Though difficulty with sensory integration can be a developmental hurdle for those with ASD, a sensory room for an autistic child can help them facilitate communication, engage with sensory skills, and develop motor skills, among many other benefits. For children with autism, living with sensory integration difficulties can affect how experiences and sensations are processed. Still, an ASD sensory room may be able to help and here's how.
For some children with ASD, overcoming sensory integration difficulties is necessary to stop feelings of aggression and stress and communicate with other kids. In an ASD sensory room, controlled sounds, lights, and sensations help to remove some of the harsh stimulus in the outside world, allowing children to practice sensory engagement and communicate verbally with peers.
A foundational aspect of the multi-sensory play space is providing objects that can be explored with the senses, which is an important part of all children's cognitive development. In this safe and controlled environment, children with ASD can experiment with cause and effect through exploration and hands-on play.
Motor skills, or the use of coordinated movements to complete tasks, can sometimes develop more slowly in children with ASD. Many multi-sensory play spaces are equipped with objects and activities intended to help children work on full-body coordination (sometimes called gross motor skills), fine motor skills, proprioception, and hand-eye coordination. This can help them be more adept at physical play and aid their ability to perform basic self-care such as buttoning a shirt or tying a shoe on their own.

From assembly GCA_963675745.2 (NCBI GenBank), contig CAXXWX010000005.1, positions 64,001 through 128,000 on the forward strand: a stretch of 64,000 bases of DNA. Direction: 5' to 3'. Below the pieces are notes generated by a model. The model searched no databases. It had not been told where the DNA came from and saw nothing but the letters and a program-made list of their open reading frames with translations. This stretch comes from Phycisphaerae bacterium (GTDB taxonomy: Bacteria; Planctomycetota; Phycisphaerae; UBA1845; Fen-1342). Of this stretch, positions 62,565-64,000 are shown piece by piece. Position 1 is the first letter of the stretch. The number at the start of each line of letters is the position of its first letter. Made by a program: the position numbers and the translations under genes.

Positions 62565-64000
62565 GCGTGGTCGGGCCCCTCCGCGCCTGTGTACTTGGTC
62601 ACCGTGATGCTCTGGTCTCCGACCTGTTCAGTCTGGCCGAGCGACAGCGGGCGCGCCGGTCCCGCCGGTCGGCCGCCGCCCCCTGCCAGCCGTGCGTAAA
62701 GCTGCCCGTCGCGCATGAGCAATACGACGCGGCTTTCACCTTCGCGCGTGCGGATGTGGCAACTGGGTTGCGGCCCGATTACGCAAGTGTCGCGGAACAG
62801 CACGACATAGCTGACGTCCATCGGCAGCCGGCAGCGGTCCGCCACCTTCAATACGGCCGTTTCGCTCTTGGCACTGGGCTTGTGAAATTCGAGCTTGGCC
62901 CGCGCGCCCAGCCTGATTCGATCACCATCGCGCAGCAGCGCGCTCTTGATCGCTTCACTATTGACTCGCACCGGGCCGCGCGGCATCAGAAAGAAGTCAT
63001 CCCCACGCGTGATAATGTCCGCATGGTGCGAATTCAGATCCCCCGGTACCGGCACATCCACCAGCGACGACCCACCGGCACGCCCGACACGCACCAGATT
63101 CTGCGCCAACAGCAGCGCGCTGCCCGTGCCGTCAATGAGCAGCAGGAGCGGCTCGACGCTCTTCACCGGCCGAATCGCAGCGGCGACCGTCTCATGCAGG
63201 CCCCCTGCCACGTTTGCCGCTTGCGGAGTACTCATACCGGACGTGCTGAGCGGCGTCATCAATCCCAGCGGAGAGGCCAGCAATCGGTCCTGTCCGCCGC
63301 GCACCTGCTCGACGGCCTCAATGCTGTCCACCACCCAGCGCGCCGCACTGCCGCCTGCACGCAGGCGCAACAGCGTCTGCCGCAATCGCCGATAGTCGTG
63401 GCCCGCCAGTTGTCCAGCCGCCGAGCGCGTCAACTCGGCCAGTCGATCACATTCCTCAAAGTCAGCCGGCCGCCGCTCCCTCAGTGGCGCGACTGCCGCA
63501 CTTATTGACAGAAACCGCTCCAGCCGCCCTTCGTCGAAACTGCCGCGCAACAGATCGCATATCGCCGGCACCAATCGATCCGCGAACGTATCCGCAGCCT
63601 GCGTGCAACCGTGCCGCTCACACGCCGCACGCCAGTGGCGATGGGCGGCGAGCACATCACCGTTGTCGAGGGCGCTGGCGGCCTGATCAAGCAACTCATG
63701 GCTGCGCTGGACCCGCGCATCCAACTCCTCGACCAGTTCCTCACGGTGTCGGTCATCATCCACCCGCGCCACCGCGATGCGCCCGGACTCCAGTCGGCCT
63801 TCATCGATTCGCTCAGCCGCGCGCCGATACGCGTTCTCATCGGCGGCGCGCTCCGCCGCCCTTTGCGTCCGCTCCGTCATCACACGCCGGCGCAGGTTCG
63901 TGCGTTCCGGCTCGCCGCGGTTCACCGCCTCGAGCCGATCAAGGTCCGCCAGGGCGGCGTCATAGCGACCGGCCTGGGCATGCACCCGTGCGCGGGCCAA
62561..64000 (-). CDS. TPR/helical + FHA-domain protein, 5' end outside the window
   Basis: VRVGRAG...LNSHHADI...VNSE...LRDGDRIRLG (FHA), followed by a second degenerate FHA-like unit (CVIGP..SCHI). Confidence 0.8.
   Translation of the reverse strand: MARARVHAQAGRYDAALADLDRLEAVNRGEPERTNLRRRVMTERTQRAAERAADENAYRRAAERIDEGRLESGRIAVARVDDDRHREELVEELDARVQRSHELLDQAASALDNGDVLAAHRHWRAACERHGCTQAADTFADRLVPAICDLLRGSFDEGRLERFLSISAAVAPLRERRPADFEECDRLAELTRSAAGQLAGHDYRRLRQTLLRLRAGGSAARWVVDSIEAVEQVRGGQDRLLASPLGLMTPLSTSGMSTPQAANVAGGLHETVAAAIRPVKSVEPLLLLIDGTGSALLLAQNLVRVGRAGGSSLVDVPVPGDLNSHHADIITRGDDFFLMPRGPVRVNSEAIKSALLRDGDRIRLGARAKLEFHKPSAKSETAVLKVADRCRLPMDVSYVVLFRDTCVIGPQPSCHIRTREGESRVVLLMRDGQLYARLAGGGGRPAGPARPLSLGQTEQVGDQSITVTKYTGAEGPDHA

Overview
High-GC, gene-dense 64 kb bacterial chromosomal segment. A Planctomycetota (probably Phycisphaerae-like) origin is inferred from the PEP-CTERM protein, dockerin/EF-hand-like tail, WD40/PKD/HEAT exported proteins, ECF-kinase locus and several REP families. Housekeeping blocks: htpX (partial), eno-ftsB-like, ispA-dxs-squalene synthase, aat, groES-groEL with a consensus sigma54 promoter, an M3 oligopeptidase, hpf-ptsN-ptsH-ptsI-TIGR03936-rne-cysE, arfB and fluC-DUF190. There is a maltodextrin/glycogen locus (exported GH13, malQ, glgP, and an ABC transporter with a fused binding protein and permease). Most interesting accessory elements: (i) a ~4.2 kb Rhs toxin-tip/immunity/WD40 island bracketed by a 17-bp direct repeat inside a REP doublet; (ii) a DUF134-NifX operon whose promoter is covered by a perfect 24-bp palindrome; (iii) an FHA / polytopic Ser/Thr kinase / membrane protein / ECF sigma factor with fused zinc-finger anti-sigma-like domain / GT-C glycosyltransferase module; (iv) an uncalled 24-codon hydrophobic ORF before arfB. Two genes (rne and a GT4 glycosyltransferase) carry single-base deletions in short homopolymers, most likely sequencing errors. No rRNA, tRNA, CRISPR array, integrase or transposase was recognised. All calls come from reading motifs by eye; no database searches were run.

The stimulus of a noisy, smelly, crowded, and sometimes uncomfortable world is especially pronounced to many people living with ASD, who may find the unwanted sensory input of day-to-day life quite stressful and agitating. By stripping away all of those unwanted sounds and sensations and replacing them with soothing and pleasant ones, a sensory room for an autistic child can restore calm.
When a child with autism has more trouble processing a specific sense than others, hearing sounds, or touching surfaces, could feel frightening and unpleasant. Multi-sensory play spaces provide a safe place for all the senses to be explored at a child's own pace.
The concept of the multi-sensory environment as a means of treating people living with disabilities was developed significantly in the 1970s by Dutch therapist team Ad Verheul and Jan Hulsegge, gradually growing in popularity throughout Europe and the United Kingdom over the following decades. You can find out more about the history and benefits of multi-sensory rooms on our relevant blog article. Today, multi-sensory play spaces are often used as a part of special education. They are a popular therapy tool for individuals living with a variety of learning differences and disabilities.
Play skills are important for children with autism developing a variety of skills and for social interaction to be encouraged. To find out what the key sensory items for autism are and learn more about different types of autism, please check out our dedicated blog posts on these topics. Or, if you have any questions regarding our sensory equipment, please feel free to contact the friendly team at Experia USA.
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